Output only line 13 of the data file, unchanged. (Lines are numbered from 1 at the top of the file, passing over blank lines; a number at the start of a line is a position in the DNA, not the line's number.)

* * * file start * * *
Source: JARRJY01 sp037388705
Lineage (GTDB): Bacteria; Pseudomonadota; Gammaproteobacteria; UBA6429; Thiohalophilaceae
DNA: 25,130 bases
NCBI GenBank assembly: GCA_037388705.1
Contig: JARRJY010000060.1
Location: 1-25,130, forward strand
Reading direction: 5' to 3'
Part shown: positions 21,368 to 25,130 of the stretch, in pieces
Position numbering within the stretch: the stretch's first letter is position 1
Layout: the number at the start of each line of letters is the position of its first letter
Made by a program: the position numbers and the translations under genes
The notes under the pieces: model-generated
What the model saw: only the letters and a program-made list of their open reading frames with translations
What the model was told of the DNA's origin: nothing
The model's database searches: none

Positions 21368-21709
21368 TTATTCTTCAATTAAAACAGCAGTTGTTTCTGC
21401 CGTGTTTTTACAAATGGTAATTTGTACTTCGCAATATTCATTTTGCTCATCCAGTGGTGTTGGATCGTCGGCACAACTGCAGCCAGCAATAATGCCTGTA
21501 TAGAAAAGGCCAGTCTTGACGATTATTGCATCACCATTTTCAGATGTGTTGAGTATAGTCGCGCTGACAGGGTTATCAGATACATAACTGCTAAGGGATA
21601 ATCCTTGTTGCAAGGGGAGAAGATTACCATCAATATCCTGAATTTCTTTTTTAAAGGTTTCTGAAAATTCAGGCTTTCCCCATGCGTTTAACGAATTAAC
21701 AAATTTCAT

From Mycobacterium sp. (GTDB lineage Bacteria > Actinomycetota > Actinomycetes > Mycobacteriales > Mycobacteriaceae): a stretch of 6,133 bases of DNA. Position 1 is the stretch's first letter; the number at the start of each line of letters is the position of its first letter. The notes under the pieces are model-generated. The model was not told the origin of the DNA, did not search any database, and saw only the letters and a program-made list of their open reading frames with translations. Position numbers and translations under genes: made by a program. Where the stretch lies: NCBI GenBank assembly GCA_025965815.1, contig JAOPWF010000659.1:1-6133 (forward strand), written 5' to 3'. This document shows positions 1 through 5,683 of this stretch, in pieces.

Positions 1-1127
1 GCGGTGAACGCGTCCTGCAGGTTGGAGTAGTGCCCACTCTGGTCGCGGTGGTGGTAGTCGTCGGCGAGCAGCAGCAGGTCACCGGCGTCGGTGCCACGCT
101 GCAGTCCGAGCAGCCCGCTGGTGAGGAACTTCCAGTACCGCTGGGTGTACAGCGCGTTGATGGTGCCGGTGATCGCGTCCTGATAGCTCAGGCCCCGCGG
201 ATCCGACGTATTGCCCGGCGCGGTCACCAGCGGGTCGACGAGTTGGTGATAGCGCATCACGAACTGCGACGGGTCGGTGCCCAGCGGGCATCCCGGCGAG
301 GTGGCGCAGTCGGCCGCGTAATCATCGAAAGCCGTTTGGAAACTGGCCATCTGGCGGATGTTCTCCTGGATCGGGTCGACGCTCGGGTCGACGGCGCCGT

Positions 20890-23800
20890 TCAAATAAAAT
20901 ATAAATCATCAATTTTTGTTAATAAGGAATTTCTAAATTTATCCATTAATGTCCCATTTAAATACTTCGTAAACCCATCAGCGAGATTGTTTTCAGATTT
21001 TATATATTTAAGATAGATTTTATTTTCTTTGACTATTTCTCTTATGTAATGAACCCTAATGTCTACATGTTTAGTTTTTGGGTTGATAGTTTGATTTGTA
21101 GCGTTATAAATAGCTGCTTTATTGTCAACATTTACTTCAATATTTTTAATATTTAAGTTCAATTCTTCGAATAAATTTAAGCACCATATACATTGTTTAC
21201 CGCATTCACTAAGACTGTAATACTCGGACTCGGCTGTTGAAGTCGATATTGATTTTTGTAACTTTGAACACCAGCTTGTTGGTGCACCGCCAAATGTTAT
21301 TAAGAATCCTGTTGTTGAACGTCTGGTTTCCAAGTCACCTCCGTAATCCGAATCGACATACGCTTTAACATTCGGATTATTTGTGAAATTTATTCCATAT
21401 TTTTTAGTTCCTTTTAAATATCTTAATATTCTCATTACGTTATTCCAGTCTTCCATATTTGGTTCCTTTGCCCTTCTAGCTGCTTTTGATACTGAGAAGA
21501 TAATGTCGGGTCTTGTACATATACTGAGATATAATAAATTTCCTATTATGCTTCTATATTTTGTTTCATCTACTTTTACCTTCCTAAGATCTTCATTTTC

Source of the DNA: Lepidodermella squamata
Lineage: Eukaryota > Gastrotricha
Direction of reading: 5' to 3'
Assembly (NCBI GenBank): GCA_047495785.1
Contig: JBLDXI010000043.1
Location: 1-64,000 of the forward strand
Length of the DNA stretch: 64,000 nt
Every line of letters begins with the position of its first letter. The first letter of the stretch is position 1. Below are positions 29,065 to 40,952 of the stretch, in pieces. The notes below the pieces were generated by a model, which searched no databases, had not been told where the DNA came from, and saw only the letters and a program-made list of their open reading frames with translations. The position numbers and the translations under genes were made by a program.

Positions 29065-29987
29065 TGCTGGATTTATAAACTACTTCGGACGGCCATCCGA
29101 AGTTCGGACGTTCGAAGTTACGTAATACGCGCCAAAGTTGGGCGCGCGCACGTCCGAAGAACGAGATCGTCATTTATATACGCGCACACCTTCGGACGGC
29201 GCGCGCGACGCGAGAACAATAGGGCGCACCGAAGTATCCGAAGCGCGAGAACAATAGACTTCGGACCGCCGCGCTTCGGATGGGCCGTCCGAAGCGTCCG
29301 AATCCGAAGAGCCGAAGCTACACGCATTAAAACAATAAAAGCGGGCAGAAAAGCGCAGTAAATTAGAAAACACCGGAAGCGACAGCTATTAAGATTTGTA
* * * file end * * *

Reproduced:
What the model saw: only the letters and a program-made list of their open reading frames with translations